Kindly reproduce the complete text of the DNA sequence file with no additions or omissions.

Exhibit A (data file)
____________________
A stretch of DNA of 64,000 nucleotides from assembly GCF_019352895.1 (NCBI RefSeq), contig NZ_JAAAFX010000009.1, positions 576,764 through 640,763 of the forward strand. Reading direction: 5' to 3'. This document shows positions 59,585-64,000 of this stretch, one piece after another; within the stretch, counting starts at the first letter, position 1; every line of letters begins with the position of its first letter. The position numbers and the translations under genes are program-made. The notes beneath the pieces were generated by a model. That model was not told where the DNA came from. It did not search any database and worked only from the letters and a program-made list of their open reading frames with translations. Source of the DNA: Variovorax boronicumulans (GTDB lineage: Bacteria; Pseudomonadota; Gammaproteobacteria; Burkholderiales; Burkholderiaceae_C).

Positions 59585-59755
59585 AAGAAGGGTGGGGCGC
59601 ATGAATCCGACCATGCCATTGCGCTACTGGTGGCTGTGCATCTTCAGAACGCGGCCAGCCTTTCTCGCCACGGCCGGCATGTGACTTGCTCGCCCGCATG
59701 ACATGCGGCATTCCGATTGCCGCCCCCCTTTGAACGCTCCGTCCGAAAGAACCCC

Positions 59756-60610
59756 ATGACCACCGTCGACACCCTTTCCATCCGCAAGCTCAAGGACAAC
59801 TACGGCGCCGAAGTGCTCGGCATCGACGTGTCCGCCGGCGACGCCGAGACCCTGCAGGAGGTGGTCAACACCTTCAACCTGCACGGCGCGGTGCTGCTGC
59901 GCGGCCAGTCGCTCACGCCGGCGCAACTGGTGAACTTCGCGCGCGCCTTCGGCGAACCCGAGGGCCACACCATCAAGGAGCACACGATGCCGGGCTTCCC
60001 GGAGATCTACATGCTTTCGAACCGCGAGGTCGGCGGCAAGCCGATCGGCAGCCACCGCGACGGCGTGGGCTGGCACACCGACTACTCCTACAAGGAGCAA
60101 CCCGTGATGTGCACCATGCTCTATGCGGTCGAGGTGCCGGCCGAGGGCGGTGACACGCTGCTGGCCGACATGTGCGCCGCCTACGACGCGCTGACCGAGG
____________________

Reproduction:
A stretch of DNA of 64,000 nucleotides from assembly GCF_019352895.1 (NCBI RefSeq), contig NZ_JAAAFX010000009.1, positions 576,764 through 640,763 of the forward strand. Reading direction: 5' to 3'. This document shows positions 59,585-64,000 of this stretch, one piece after another; within the stretch, counting starts at the first letter, position 1; every line of letters begins with the position of its first letter. The position numbers and the translations under genes are program-made. The notes beneath the pieces were generated by a model. That model was not told where the DNA came from. It did not search any database and worked only from the letters and a program-made list of their open reading frames with translations. Source of the DNA: Variovorax boronicumulans (GTDB lineage: Bacteria; Pseudomonadota; Gammaproteobacteria; Burkholderiales; Burkholderiaceae_C).

Positions 59585-59755
59585 AAGAAGGGTGGGGCGC
59601 ATGAATCCGACCATGCCATTGCGCTACTGGTGGCTGTGCATCTTCAGAACGCGGCCAGCCTTTCTCGCCACGGCCGGCATGTGACTTGCTCGCCCGCATG
59701 ACATGCGGCATTCCGATTGCCGCCCCCCTTTGAACGCTCCGTCCGAAAGAACCCC

Positions 59756-60610
59756 ATGACCACCGTCGACACCCTTTCCATCCGCAAGCTCAAGGACAAC
59801 TACGGCGCCGAAGTGCTCGGCATCGACGTGTCCGCCGGCGACGCCGAGACCCTGCAGGAGGTGGTCAACACCTTCAACCTGCACGGCGCGGTGCTGCTGC
59901 GCGGCCAGTCGCTCACGCCGGCGCAACTGGTGAACTTCGCGCGCGCCTTCGGCGAACCCGAGGGCCACACCATCAAGGAGCACACGATGCCGGGCTTCCC
60001 GGAGATCTACATGCTTTCGAACCGCGAGGTCGGCGGCAAGCCGATCGGCAGCCACCGCGACGGCGTGGGCTGGCACACCGACTACTCCTACAAGGAGCAA
60101 CCCGTGATGTGCACCATGCTCTATGCGGTCGAGGTGCCGGCCGAGGGCGGTGACACGCTGCTGGCCGACATGTGCGCCGCCTACGACGCGCTGACCGAGG